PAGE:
“and with sweet oil
you anointed yourself
and on a soft bed
you would loose your longing…”
In a paleo restaurant in San Francisco’s Mission District a friend recounts his intense experience during an Ayahuasca ceremony over the weekend. (So… California!) During his plant-induced journey, a process that he went to with four of his closest female friends, everyone started to appear as ghosts, covered in shrouds of spider webs, like Sirens of Greek myth calling him to the other side. A short walk later we are at the ODC Theater for the world premiere of “extreme lyric I” by Hope Mohr Dance. There we are instantly transported into an otherworldly environment, a theater in the round, dimly lit by the starry blue light of projectors, and four moving female figures shrouded in plastic, veiled by four walls of scrims that caught like spider webs the Greek poetry being projected–fragments of Sappho lyrics—the first known female writer, 7th century BCE.
This sophisticated installation and contemporary aesthetic was museum quality, all elements smartly placed; a seductive mystery that instantly beckoned viewers into the unknown with their rustling shrouds being the only sound. The translucent covers were worn both as fashion and as swathe, binding dancers to this other place in time and space. As they reconfigure in this shadowy land, grainy graphic fragments of Sappho’s poetry lit the four sides of the scrims, both confusing and inspiring readers. The poetry in English and Greek came and went faster than could be digested adding to an air of mystery. There was no intention to make sense of these stanzas but to present them as something wild and untamed, intentionally unresolved, mysterious as the moon and all feminine. “In this work, we move around and through what we take to be (Sappho’s) feminist and queer forms of erotic independence and radical embodiment,” writes Maxe Crandall and Hope Mohr; who soon appeared outside the four walls of scrim looking in on the dancers, or moving alongside with them, while reciting the texts of Sappho as if a Greek chorus. Their chorus included their own text with that of Anne Carson’s translations.
Crandall and Mohr penetrate the veils and move in and out of the walled realm, talking in unison, questioning questions, reciting Sappho, echoing monologues, as dancers reassemble into different tableaus. In time the veiled walls crash down kabuki-style, and with it a good sense of the performance’s mystery. The dancers shed their plastic shrouds that had sometimes transformed into the wings of Greek sculpture or descended like fog over the coastal temples of Greece. In its place they dance ecstatically in nymph-like tribal intensity juxtaposed with sinewy leg extensions, and reverse lunges. wearing white leotards—as if a means to restrain their full sexuality and abandon. When Tina Turner’s, “What’s Love Got To Do With It” enters into Theodore J. H. Hulsker’s raw sound design, the magic is further impeded even though it is clear why this choice of lyric is positioned next to Sappho’s sometimes playful, sometimes anguished songs about her susceptibility to the graces of younger women–the poet who is credited with giving us the word, lesbian.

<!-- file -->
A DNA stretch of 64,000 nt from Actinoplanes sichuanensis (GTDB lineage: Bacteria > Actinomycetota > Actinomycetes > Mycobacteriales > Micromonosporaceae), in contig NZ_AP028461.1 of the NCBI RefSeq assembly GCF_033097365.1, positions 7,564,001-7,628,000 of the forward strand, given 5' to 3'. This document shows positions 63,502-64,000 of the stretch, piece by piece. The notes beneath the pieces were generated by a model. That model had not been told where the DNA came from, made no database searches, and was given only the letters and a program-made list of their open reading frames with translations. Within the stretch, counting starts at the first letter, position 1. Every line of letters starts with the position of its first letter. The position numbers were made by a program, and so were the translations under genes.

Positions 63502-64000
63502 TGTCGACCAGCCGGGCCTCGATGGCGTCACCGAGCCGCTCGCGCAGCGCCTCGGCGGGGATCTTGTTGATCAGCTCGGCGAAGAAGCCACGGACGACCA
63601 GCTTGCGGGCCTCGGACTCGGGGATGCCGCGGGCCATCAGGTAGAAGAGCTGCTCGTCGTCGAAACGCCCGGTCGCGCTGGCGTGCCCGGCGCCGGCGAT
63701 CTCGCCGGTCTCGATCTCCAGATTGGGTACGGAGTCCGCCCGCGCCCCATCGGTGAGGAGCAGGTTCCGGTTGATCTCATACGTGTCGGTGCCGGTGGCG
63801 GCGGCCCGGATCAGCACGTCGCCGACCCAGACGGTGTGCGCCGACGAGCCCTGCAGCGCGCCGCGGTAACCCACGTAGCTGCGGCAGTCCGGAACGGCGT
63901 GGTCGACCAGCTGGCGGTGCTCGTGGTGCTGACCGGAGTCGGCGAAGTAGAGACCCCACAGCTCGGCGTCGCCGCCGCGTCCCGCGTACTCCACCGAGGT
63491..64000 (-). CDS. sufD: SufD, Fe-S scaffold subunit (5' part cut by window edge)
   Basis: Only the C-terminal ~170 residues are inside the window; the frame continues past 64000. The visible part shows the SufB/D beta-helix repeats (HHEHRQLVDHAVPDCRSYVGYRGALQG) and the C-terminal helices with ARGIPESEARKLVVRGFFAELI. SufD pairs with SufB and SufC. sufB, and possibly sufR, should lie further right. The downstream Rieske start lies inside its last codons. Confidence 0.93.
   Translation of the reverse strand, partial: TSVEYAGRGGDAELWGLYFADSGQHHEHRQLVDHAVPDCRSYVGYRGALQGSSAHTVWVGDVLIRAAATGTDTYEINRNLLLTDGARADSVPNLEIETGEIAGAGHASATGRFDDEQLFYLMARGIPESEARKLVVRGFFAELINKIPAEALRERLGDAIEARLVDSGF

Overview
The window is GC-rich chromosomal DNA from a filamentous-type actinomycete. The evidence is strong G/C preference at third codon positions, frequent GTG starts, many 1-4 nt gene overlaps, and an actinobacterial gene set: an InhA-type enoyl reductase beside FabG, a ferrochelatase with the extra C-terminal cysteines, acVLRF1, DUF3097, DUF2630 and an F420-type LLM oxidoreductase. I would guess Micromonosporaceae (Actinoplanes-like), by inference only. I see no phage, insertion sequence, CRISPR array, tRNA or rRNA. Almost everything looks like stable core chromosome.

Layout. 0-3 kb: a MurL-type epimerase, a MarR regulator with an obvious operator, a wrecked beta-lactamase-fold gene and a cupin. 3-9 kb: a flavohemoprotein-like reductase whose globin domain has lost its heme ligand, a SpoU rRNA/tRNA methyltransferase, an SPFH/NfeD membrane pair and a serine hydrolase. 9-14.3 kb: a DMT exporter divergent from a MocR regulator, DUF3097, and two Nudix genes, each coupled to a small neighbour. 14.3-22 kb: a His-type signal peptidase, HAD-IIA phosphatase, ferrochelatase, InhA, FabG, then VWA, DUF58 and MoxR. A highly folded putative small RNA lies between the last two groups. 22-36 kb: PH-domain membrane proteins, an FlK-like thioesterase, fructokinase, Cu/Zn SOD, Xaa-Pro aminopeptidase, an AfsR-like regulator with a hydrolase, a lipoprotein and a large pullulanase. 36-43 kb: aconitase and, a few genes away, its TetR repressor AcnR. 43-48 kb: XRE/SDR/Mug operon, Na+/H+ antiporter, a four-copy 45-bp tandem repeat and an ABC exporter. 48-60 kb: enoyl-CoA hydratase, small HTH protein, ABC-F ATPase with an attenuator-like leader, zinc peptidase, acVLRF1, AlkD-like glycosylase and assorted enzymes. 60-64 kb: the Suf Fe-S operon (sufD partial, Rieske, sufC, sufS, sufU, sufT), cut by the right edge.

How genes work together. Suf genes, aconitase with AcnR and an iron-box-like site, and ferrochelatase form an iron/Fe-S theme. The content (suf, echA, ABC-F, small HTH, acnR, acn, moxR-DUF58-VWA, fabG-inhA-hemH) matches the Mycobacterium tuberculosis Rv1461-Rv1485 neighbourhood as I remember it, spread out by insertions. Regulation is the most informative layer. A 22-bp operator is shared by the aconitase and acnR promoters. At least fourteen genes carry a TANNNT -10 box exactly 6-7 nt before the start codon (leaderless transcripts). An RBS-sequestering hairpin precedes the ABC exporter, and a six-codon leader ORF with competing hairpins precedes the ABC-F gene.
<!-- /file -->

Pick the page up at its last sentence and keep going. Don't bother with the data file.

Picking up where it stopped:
The choreography holds to the frenetic and unabashed movements of ecstasy and only alludes to the erotic component of that ecstasy in one or two moments, nearly mirroring the way Victorian scholars tried to explain away Sappho’s sexual predilections. Where are the movements that reveal the deeply personal expressions of homoerotic passion thinly veiled in her lyrics? Only once, with dancers lying on the floor do they take a snake-like hand down the midline of their breasts towards their genitalia as an act of self-pleasuring and only towards the end do they physically linger, tightly lunging over one another is their the suggestion of an act more sensual.
If “extreme lyric I” sustained the power of its opening imagery and staging, then it would be a masterful work. The piece is often alluring and seductive but also a performance that has to be pursued to find its broader poetry and to unravel its pithy meaning. “extreme lyric I” remains an inquiry worth making, even when it is fragmented. That disjointedness is not unlike the salvaged pieces of the records on Sappho’s verse, written down on papyrus much later alongside other text. Even with the missing portions of her exact words and verses her voice continues to be celebrate through modern times.
David E. Moreno